Another aspect typical for the Scandinavian countries is recycling. Yes, there were no less than eight different slots to separate the garbage into: plastic, cardboard paper, magazine paper, coloured glass, uncoloured glass, food waste, metal and the rest. On top of that, the Swedes also have PANT which means you pay 1 Swedish crown (=cca 10 cents of Euro) more per plastic bottle that you get back upon returning it in a special machine. At one point my landlady told me that a garbage man knocked on the door and complained that someone from our house threw a plastic container into the paper bin. Yes, recycling is very important in Sweden, as it should be everywhere.
Some things, however, are similar to our culture; like the importance of eating a big breakfast, or dairy products in people’s diets. Then there are weird things; like the fact that Swedes do not put eggs into refrigerators in supermarkets. I also sensed a kind of discrepancy between the rigid ethics of the people (manifested by them wanting to pay their taxes no matter how high they are) and certain peculiarities. For example, Swedes do not smoke cigarettes as such. They prefer their nicotine intake to be from what they call “snus.” It is a tobacco product that comes in a form of small individually wrapped packages that you insert under your upper lip and as it dissolves it gives you a hit of nicotine. Now there are other countries that make different kinds of flavoured “snus,” but Sweden claims to be the only one in European union that is legally allowed to sell the original version with a super high nicotine content. Similarly, Swedes love their super salty liquorice and to make it extra salty, they use ammonium chloride which was originally used as a cough medicine. Because of this medical connection, only one company is allowed to put ammonium chloride on their liquorice.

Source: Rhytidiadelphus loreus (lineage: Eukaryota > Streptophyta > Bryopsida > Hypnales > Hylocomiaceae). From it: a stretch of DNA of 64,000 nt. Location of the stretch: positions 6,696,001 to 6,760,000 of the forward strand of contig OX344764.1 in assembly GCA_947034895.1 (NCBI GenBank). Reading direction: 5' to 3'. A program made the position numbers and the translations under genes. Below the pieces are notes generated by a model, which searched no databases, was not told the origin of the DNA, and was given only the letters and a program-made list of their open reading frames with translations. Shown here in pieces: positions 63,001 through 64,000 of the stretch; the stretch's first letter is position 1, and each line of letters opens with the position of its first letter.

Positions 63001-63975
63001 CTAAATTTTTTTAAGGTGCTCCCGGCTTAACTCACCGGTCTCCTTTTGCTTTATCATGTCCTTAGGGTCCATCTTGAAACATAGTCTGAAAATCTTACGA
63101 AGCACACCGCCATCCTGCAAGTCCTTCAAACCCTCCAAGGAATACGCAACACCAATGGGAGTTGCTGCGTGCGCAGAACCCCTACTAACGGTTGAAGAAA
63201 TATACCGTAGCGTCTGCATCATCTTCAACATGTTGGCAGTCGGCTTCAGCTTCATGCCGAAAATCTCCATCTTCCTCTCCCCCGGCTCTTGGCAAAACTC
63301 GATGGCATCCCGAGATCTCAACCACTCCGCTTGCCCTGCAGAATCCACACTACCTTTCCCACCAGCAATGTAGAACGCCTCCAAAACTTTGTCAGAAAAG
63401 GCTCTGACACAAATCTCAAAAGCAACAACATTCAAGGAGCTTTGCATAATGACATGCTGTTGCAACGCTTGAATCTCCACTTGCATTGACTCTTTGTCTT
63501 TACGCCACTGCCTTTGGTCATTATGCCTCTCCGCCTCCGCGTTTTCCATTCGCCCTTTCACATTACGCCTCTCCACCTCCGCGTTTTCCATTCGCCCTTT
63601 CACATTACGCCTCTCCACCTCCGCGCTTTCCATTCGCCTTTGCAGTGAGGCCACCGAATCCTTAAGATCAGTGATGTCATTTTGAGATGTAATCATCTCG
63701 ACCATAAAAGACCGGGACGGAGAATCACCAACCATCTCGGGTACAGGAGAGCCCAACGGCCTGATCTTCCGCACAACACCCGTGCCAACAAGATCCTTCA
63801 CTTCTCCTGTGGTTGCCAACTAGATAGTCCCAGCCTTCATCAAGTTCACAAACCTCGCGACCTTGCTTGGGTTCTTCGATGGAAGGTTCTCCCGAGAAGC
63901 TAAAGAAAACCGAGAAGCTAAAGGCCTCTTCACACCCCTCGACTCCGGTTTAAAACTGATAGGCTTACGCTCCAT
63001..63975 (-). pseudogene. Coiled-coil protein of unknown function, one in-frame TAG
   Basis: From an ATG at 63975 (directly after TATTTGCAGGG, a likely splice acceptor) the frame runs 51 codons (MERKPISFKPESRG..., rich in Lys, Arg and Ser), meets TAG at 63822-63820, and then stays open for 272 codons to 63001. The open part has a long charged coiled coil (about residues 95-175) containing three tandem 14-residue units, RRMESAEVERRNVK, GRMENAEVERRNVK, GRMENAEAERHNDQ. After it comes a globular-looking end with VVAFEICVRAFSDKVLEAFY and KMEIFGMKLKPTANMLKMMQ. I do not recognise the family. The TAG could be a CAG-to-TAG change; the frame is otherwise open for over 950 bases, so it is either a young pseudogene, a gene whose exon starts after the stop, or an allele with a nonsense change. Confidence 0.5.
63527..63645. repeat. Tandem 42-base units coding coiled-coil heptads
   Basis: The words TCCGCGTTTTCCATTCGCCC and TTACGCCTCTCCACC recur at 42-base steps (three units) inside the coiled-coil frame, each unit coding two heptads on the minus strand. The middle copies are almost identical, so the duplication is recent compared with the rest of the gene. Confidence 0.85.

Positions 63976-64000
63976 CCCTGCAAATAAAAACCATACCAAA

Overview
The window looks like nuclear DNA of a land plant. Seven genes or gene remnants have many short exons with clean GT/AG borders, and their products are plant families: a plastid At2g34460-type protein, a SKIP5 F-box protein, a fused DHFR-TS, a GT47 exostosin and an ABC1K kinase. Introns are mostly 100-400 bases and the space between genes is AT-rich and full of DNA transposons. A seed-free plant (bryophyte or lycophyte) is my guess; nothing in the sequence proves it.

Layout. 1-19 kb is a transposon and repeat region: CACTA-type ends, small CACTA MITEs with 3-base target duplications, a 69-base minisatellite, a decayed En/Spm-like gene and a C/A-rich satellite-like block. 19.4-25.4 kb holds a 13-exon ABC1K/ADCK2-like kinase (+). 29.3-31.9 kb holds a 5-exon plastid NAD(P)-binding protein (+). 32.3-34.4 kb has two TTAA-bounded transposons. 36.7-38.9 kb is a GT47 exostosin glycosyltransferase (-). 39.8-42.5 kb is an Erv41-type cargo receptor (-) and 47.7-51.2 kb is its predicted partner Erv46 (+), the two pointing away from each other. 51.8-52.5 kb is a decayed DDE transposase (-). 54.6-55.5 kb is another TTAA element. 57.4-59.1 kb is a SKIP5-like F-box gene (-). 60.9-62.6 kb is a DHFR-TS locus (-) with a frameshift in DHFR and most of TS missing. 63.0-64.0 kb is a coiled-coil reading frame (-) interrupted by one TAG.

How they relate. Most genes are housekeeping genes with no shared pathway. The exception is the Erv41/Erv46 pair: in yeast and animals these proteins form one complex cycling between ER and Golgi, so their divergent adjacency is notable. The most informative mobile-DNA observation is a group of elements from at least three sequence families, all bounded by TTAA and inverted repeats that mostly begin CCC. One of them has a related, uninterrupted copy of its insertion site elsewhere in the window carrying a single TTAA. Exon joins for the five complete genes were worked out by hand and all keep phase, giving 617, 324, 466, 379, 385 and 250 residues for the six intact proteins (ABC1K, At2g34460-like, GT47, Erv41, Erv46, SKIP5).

Swedes also have some weird rules regarding alcohol consumption. For example, you cannot buy drinks with alcohol percentage above 3,5% in a regular supermarket. If you want to buy something stronger, you must go to Systembolaget, which is the only shop that can sell these stronger spirits and is completely owned by the state. However, the prize of alcohol is quite high, so it is no paradise for an alcoholic on a budget. As for drinking in a bar, that is obviously even more expensive, and the bartenders seem to follow certain rules. For example, during our welcome party, my American friend tried to buy two shots of tequilla so that she would not have to stand in a queue again, but when the bartender found out that she would drink both, he declined and said that she would have to come again when she is finished with the first one.